Maternity Leave Is No Vacation, So One Agency Created Hilarious Resort-Themed Products for New Moms

The brand is fake, but the struggle is real

72andSunny's 'Mommy Bahama' makes light of a serious subject. 72andSunny
Headshot of Patrick Coffee

Maternity leave is no laughing matter for millions of professional women around the world.

But in honor of Mother’s Day 2018, 72andSunny New York decided to simultaneously eviscerate and make light of the myth that the paid time a new mother spends away from the office is somehow equivalent to a dream vacation.

“Mommy Bahama” is the agency’s satirical way of bringing attention to a fact that every working parent knows all too well: this would-be getaway is anything but.

Agency creative director Tara Lawall—who is also, coincidentally, a working mother—spearheaded an effort that includes a fake ecommerce site and a full “look book” promoting products that are both ridiculous and hilarious.

The copy defines Mommy Bahama as “A resort wear collection for the vacation people think you’re going on.”

“Before I had a kid, I would be like, ‘You get a couple of months off work? Amazing!’ I was so stressed that I would have loved to take a sabbatical,” Lawall said. “People almost think you should be looking forward to this time. But for the women on that ‘vacation,’ it’s a shock once it happens.”

She added, “Take any stressful day I’ve had at work and I would say being on leave is three times harder.” We have no doubt that any new parent will agree.

The fictional products in this line came from a very personal place. Lawall described them as “the very worst objects you take from the hospital when you leave” after giving birth, and they range from breast pumps to the infamous “mesh underwear.”

“It’s kind of sad and you’re kind of scared,” she said in describing the moment when a new mom returns home with both her child and an assortment of less-than-glamorous objects to help guide her through those first weeks of motherhood.

The 72andSunny team moved to “take it in the complete opposite direction to a tropical resort line” by pairing these utilitarian props with high-fashion imagery, said Lawall. “It’s that juxtaposition that made this idea so fun.”

Well … that and the butt donut.

Lawall said her team created the project over a period of approximately two months in 72andSunny’s Brooklyn office, shooting the imagery and videos in-house and building the website themselves.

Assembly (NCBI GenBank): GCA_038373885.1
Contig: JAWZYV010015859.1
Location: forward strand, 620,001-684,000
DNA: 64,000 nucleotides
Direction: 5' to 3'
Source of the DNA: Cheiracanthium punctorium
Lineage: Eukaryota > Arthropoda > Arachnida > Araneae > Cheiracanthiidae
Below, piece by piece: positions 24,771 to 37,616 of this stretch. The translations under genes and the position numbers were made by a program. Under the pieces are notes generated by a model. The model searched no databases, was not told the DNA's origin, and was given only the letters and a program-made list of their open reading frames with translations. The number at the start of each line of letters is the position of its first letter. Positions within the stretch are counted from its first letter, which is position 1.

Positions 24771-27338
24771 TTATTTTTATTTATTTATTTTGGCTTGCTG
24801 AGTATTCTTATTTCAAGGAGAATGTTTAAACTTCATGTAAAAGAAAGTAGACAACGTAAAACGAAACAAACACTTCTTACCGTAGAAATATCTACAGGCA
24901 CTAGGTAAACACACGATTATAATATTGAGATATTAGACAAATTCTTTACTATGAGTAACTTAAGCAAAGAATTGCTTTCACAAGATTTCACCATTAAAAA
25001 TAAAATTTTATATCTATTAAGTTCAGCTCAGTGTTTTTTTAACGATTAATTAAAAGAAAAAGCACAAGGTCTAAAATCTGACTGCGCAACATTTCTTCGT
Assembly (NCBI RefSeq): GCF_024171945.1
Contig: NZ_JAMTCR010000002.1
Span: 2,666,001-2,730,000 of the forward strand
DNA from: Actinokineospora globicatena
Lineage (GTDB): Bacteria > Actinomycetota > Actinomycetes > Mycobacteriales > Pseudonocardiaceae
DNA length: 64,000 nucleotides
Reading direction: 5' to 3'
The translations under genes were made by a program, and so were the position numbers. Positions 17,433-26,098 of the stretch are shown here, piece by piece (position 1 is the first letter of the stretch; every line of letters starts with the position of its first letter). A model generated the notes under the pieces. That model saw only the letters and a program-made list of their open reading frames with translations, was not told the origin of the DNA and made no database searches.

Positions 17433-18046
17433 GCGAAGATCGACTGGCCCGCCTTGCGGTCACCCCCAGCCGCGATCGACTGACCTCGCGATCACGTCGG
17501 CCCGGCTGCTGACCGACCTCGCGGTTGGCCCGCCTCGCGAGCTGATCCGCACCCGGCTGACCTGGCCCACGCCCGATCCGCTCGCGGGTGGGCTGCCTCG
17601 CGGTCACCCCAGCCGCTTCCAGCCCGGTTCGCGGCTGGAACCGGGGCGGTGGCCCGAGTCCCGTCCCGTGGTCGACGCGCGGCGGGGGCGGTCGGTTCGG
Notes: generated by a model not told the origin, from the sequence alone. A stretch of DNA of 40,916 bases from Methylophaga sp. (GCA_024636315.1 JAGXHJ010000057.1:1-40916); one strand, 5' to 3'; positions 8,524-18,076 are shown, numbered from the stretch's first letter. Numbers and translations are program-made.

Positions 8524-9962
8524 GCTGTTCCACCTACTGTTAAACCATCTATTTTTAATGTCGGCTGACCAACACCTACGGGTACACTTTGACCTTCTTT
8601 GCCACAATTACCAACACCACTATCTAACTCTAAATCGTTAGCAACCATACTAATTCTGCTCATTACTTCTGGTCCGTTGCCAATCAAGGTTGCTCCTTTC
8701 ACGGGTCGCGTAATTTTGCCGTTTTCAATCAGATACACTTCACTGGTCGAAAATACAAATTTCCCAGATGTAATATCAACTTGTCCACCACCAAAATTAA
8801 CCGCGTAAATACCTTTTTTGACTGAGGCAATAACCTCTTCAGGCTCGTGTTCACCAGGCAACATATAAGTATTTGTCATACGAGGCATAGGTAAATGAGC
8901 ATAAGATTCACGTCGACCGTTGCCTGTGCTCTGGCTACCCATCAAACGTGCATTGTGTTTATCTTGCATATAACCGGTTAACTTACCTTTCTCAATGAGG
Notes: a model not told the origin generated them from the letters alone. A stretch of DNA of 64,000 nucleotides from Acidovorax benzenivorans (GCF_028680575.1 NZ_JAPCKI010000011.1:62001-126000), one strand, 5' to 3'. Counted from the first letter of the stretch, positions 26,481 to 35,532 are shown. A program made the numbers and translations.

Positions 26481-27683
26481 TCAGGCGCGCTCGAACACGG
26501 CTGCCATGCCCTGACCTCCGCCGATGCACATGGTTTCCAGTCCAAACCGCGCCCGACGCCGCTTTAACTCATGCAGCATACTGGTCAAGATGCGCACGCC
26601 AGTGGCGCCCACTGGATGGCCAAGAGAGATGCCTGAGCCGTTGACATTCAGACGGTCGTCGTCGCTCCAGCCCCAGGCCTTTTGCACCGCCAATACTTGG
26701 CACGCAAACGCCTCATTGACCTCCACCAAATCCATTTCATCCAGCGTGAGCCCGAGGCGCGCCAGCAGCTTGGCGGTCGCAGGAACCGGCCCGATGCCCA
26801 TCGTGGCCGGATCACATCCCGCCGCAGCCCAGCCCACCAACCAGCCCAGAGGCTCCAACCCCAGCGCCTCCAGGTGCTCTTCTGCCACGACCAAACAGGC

All laughs aside, every industry—and every professional woman—knows that maternity leave can quickly become a sore point. In many ways, it serves as a reminder that advertising, like most businesses, was designed by and for men.

As Adweek reported in a 2017 feature on maternity leave, agencies are slowly growing more accommodating of working mothers.

But there’s quite a bit of work to be done, and sources involved in that story spoke of multiple occasions in which their status as mothers led to them being passed over for certain major projects or promotions.

When asked what agencies need to do to in order to take better care of employees with children, Lawall said “more conversations and listening from people who might not understand what it’s like.”

While the Droga5 veteran called herself “incredibly lucky” to have worked in “supportive environments” and argued that advertising is “pretty good on the whole compared to other industries that are doing the minimum,” she also said that existing policies have led many mothers with young children to go freelance, leave the business entirely or take “a two-year break because they’re not adequately supported.”

That support is all about the small things that mean a lot—things like having breast milk available for employees on commercial shoots.

Regarding the Mommy Bahama line itself, she said, “If there seems to be a ton of interest for these … our big dream would be to figure out how we could actually manufacture them [to be sold] at Targets across America. They’d be something to give a fellow working mom as a shower gift.”

@PatrickCoffee Patrick Coffee is a senior editor for Adweek.